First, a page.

Uncovering a well-loved book from my childhood feels like finding a long-lost friend. No matter how many years have passed, an inexplicable affection remains. So, naturally I presume my kids will love these books the way I do. I admit, my feelings are kind of hurt when a favourite childhood book gets rejected. What do you mean, "boring!?"
When I tell people I'm studying for university finals, the response is often, "Why would you do that to yourself?"
Perhaps I do have a tinge of masochism in me, but the truth is I love everything about it: The studying, the stress, the commiseration with classmates. I didn't HAVE to go back to school. I WANTED to go back, and I feel very lucky and happy. Why? Because apparently at 40 my brain can still feel a sense of wonder.
Make music, not war. Is that too much to ask? Even talented kids who love music will put up a fight when it comes to practicing. I've been there myself (still playing piano after 36 years), and 9 years still driving my three children to lessons. That's a lot of accumulated blood, sweat, tears and wrong notes. The question is how to get kids to practice their instruments without losing your mind.
After spring break, we will be down to the last three months of school. Hard to believe, especially with mounds of snow still covering our city. We started off the year with resolutions around homework, but they didn't all pan out. Far from it.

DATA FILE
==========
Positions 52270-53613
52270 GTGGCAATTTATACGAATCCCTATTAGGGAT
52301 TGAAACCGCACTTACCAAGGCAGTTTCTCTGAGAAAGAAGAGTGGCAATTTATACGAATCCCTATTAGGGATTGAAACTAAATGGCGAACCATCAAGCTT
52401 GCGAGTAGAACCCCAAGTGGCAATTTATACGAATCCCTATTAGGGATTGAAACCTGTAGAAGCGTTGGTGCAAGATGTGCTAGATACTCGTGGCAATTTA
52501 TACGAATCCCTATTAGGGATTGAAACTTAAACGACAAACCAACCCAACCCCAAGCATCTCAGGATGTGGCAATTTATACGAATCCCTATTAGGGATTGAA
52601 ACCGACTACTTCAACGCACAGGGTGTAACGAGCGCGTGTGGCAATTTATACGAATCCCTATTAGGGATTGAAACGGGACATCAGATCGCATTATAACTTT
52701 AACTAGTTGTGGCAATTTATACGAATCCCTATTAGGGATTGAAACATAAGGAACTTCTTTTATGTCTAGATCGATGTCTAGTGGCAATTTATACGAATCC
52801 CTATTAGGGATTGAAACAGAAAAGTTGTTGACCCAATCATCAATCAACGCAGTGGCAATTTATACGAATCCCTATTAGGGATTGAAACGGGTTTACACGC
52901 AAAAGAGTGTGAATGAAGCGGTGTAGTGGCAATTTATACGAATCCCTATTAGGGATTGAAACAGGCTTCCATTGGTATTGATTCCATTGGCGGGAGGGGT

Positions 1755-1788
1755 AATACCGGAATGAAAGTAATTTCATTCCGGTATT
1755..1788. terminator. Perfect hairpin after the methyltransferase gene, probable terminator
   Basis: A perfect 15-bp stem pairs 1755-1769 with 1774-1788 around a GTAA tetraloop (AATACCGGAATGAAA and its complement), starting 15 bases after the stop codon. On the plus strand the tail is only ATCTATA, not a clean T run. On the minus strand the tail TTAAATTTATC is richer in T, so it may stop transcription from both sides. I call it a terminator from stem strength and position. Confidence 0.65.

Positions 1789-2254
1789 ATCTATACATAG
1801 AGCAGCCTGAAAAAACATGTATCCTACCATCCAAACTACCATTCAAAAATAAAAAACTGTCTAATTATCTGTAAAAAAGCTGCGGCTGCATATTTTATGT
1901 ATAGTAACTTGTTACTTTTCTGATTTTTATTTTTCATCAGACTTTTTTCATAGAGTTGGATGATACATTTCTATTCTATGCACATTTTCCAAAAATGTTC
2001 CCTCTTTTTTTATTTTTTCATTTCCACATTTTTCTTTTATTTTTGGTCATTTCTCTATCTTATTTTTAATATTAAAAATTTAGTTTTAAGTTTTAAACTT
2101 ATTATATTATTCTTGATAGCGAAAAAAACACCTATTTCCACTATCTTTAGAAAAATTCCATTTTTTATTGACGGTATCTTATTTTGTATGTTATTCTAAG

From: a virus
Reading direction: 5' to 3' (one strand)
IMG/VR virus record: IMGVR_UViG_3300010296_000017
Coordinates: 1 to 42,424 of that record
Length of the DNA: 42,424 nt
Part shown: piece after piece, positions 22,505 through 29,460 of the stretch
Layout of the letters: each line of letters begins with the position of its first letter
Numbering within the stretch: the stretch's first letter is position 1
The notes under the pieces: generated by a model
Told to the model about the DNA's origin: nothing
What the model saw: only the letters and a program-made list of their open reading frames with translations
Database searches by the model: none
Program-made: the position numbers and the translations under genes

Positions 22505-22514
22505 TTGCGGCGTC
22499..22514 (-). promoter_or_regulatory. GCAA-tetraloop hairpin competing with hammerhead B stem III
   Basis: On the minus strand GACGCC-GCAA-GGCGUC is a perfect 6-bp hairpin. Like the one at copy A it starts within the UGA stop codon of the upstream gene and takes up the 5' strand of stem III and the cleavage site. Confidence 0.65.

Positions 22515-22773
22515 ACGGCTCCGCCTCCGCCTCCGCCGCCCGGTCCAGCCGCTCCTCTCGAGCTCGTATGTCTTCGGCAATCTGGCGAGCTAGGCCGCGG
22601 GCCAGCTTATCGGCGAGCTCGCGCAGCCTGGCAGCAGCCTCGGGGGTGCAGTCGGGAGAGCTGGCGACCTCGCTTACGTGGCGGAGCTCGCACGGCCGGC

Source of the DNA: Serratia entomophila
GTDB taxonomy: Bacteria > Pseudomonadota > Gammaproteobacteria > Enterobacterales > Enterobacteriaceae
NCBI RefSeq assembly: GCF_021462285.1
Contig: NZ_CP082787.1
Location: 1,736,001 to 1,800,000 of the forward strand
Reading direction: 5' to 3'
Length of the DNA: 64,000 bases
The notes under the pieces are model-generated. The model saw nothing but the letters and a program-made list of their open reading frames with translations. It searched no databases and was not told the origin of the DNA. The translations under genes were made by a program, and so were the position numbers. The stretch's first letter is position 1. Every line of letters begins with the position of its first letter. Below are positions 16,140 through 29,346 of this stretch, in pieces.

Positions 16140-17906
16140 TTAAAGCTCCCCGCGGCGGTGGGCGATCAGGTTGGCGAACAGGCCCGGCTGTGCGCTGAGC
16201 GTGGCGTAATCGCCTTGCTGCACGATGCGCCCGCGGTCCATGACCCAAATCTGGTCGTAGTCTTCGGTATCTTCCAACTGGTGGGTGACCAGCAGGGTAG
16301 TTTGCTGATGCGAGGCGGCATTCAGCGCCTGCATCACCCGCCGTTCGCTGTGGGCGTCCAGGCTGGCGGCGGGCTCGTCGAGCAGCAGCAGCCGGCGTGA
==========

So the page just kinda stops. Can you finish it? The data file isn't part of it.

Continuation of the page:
Spring is the perfect time to start afresh. Just like neglected grime builds up behind the fridge, bad study habits can lead to piles of neglected homework. Here are 3 ways to clean up common bad habits around homework. Spick and span!
When you see kids tapping on iPads, do you presume they are turning their minds to mush? If so, you could be wrong. More kids and educators are using educational apps as a means of putting a new twist on learning. Educational apps often focus on practicing a specific skill set, whether in mathematics, language, or art. When practice includes unlocking levels and cool graphics, most kids don't even realize there is a learning component.